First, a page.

Friday, April 25, 2014

Around the World in Widescreen by William O Donnell

Around The World in Widescreen

My good friend Gorehound Mike seems to have a lock on coverage and reviews of the US/Australian/

English speaking countries’ wild, weird, and wonderfully wacky films, so he asked me to do a column for

him about the world-wide weird and wonderfully wacky cinema masterpieces.

“The Deathless Devil/Tarkan Vs. The Vikings”

Mondo Macabro, those ever-reliable peddlers of cinematic oddities , provide us with this pop cinema

double feature straight out of Turkey for your viewing pleasure.

The Deathless Devil (1973) is based on a Turkish comic book series featuring the masked superhero

known as Copperhead, and his battles against the mysterious Doctor Satan. Copperhead closely

resembles a Mexican wrestler, and he seems a little glittery for a superhero, but maybe that’s a cultural

issue less accessible for Western movie viewers. The film is lovingly restored, and the action sequences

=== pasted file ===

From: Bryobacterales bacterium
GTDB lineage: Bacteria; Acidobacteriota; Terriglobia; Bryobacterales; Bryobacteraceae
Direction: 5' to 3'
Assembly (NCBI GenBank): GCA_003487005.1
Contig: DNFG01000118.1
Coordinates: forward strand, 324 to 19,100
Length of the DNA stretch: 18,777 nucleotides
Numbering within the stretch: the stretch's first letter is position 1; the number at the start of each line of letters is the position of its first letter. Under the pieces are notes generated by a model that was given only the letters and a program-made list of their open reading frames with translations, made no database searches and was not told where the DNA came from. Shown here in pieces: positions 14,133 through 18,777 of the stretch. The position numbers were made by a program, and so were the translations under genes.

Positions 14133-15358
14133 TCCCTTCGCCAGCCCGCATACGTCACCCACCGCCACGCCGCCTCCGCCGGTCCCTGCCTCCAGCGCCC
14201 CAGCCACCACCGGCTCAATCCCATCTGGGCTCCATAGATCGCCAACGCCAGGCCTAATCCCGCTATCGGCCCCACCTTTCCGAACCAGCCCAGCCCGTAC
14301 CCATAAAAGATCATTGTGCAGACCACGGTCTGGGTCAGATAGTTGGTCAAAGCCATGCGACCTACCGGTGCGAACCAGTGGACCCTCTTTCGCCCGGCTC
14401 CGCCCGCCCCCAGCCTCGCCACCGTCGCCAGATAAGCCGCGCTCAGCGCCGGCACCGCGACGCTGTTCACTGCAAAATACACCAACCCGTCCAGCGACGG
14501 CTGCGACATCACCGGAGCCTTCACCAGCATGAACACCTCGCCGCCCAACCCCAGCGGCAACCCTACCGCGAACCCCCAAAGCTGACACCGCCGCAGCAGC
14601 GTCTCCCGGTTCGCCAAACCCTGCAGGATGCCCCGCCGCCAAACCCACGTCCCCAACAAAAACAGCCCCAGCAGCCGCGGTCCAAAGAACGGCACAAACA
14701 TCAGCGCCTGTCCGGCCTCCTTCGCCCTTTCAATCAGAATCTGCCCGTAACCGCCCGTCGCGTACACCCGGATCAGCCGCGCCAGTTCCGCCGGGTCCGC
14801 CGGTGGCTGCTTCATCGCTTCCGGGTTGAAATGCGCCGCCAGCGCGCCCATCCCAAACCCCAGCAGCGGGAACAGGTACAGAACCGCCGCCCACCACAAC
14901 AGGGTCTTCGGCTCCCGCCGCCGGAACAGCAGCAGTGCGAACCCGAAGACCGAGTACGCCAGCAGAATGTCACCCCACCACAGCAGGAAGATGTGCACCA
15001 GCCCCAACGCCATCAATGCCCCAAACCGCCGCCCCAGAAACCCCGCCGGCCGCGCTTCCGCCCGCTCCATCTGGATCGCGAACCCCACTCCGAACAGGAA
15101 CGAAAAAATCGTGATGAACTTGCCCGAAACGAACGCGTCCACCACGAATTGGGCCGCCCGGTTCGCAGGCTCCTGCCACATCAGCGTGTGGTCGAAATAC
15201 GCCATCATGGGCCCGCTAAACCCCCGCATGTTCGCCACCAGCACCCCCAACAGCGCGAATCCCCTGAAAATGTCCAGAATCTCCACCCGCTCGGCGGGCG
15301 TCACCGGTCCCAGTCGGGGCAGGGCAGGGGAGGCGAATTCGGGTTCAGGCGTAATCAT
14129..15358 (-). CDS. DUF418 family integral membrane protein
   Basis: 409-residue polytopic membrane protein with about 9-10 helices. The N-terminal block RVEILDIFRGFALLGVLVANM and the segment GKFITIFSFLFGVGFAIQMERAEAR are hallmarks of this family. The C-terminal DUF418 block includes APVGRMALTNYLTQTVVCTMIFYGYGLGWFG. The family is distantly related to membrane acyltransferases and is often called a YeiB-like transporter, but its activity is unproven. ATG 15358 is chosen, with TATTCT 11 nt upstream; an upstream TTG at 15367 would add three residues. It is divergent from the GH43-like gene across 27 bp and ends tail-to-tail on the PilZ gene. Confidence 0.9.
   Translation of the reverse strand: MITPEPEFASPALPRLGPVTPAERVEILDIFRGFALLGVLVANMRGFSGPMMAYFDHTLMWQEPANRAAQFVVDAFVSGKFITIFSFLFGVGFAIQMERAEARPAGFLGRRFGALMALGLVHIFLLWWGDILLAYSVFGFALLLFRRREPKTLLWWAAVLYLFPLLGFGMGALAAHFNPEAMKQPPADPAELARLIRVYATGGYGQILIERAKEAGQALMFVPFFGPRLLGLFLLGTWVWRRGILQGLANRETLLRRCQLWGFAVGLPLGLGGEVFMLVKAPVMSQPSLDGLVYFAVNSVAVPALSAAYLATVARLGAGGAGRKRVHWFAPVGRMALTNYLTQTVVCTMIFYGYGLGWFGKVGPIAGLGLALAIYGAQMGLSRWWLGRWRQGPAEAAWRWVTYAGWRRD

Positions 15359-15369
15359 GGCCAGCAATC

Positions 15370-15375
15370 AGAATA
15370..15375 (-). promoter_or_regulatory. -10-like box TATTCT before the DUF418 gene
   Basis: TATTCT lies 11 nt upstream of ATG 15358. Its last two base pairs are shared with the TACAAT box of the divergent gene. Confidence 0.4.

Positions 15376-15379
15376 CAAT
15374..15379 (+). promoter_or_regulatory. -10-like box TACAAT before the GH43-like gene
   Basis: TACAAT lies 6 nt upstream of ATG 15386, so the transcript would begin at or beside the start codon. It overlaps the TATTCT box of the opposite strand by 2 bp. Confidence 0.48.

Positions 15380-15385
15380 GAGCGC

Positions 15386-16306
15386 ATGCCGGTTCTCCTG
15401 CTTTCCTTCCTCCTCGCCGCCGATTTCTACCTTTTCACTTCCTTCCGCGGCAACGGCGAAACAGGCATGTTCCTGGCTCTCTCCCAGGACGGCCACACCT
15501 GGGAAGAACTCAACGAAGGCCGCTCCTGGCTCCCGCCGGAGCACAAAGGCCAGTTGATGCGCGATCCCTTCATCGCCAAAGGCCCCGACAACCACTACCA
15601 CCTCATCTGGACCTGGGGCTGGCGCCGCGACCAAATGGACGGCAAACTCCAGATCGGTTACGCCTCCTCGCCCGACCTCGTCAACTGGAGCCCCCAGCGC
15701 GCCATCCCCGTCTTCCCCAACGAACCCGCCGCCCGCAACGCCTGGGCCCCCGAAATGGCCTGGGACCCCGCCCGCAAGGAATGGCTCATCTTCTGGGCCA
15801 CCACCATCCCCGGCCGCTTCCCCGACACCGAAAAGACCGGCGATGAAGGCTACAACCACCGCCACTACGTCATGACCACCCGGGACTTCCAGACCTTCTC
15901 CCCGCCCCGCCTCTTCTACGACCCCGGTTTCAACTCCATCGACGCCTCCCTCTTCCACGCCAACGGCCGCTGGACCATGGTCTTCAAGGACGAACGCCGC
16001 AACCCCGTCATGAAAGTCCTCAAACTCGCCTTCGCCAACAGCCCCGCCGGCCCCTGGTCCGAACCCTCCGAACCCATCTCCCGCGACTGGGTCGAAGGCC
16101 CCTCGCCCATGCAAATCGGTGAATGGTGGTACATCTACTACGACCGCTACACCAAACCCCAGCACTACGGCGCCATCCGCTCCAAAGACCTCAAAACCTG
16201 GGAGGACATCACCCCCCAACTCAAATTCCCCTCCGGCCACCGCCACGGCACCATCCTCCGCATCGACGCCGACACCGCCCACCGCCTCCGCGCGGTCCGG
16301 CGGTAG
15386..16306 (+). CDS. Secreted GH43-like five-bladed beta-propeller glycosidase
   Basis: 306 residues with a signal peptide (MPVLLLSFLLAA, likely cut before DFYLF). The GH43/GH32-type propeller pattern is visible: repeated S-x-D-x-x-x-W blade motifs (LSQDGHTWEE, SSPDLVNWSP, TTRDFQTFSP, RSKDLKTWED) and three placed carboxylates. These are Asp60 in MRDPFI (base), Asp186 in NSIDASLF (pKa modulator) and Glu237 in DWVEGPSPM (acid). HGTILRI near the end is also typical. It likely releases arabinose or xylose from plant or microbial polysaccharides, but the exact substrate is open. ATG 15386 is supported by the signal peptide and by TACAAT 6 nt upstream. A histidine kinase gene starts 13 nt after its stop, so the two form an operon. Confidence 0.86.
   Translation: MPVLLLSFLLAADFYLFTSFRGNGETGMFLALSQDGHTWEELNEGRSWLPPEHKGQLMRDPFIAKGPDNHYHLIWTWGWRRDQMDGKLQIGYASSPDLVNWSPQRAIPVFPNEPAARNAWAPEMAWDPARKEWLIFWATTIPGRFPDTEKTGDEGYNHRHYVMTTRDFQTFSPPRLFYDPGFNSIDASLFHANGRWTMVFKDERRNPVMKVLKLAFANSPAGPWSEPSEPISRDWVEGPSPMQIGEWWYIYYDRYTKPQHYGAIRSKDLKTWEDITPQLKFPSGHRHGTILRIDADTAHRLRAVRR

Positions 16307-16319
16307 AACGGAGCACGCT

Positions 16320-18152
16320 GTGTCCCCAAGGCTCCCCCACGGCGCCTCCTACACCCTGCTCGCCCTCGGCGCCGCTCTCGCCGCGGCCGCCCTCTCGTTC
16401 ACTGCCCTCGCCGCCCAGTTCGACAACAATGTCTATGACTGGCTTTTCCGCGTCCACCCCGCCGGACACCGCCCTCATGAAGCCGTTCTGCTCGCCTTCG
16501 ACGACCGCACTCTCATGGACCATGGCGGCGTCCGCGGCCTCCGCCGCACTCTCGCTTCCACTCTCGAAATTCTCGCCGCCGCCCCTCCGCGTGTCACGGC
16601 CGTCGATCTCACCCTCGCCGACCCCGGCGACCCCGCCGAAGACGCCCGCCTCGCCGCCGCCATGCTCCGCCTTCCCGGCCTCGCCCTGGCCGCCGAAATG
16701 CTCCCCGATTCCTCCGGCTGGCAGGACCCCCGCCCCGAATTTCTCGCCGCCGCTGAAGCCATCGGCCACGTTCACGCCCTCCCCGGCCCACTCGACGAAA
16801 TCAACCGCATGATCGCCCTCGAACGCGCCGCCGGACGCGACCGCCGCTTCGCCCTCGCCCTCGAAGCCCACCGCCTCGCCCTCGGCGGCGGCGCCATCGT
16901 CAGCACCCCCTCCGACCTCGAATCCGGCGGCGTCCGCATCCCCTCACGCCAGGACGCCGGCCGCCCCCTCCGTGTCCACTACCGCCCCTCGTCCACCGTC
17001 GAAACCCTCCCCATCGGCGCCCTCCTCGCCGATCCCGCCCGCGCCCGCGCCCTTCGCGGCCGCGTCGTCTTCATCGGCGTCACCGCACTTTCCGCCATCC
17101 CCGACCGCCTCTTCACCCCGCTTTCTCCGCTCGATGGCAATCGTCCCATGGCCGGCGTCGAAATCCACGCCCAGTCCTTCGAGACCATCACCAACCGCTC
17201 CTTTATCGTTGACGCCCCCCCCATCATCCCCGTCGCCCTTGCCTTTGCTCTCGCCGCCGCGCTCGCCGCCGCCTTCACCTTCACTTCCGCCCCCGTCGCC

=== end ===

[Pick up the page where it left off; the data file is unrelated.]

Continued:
are competently staged and shot. Doctor Satan’s robot (after all, what megalomaniacal evil genius

doesn’t have a robot?) doesn’t look credible at all, but that’s fine. What’s not fine, however, is the

“comic relief” character Bitik. Cultural differences or no, the buffoon who’s inexplicably clad in Sherlock

Holmes drag for a long portion of the movie, supplies groans, not laughs.

Tarkan Vs. The Vikings (1971) is based on a comic series featuring a barbarian character evocative of

Robert E. Howard’s Conan. It‘s a wacky, way-out swords and sandals movie from a decidedly non-
Western perspective. The titular hero must take revenge on his slain dog and save Attila the Hun’s

daughter from the Vikings before they feed her to the not-even-close-to-authentic looking giant

octopus that follows them. Are the action sequences fun to watch? Yes, they are. Is the dialogue

clunky and tin-eared? Of course it is! Does the mighty Tarkan avenge his best friend, save the girl, and

kill the bad guys?

 Both of these are a great watch, relics from the ‘70s, a fun bit of Turkish Delight for the eyeballs.

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